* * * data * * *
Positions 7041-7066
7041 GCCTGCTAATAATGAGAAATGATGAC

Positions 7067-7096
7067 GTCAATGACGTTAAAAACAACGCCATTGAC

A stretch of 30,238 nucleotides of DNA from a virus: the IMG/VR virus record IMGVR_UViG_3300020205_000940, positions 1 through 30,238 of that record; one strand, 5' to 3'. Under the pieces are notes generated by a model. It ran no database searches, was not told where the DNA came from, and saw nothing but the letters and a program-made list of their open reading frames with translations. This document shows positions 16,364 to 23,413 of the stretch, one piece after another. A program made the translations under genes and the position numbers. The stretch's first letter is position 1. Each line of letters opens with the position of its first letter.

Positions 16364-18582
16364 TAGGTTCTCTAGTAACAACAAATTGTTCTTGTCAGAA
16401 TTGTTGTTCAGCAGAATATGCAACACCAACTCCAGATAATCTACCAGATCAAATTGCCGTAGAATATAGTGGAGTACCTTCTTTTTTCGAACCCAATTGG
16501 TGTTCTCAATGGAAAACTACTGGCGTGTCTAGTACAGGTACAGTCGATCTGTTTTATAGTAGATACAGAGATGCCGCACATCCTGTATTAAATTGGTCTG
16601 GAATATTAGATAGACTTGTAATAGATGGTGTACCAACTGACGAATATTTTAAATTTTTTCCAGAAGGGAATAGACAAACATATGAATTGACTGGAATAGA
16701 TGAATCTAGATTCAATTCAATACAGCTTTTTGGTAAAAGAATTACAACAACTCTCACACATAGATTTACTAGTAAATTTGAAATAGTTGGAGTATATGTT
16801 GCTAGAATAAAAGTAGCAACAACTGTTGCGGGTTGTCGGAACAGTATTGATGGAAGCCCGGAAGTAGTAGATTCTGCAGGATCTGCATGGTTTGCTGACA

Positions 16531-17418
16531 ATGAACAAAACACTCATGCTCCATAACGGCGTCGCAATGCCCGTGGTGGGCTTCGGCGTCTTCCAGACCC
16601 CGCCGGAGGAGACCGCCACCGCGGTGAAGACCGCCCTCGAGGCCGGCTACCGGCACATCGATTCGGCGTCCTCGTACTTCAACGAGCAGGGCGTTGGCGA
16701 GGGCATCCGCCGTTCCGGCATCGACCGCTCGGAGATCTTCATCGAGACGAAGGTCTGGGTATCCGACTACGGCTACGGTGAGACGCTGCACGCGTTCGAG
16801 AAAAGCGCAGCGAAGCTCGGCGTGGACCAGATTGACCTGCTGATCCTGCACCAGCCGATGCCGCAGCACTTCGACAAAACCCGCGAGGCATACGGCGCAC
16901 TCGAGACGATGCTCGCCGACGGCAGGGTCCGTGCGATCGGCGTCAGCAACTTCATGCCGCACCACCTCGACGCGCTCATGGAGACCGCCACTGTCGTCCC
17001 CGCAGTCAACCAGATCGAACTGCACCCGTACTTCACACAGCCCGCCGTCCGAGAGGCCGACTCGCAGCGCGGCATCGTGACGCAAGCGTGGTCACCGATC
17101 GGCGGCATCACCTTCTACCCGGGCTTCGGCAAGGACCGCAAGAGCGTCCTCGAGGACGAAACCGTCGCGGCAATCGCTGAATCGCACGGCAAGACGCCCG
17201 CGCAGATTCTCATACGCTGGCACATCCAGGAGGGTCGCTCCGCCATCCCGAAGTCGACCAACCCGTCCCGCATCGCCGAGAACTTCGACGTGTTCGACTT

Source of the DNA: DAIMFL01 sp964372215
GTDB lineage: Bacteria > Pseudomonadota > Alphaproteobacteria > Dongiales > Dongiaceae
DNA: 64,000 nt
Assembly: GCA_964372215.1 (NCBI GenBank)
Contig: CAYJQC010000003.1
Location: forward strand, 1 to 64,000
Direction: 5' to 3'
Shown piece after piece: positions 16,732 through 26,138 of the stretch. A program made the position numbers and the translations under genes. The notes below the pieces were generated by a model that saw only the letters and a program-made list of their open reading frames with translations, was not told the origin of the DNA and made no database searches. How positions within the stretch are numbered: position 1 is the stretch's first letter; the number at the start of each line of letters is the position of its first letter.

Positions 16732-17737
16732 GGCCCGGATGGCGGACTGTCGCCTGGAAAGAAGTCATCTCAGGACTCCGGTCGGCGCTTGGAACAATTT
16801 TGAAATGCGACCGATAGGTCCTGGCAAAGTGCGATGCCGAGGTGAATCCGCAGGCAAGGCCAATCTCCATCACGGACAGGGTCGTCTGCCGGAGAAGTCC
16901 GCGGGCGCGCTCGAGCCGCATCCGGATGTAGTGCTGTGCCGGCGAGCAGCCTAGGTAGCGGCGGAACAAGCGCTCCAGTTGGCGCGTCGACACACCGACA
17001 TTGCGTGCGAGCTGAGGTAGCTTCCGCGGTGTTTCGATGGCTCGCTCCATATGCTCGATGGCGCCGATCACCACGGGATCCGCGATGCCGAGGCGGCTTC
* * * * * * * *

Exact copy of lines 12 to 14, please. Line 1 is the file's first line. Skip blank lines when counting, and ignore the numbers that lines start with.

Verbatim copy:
16801 GCTAGAATAAAAGTAGCAACAACTGTTGCGGGTTGTCGGAACAGTATTGATGGAAGCCCGGAAGTAGTAGATTCTGCAGGATCTGCATGGTTTGCTGACA

Positions 16531-17418
16531 ATGAACAAAACACTCATGCTCCATAACGGCGTCGCAATGCCCGTGGTGGGCTTCGGCGTCTTCCAGACCC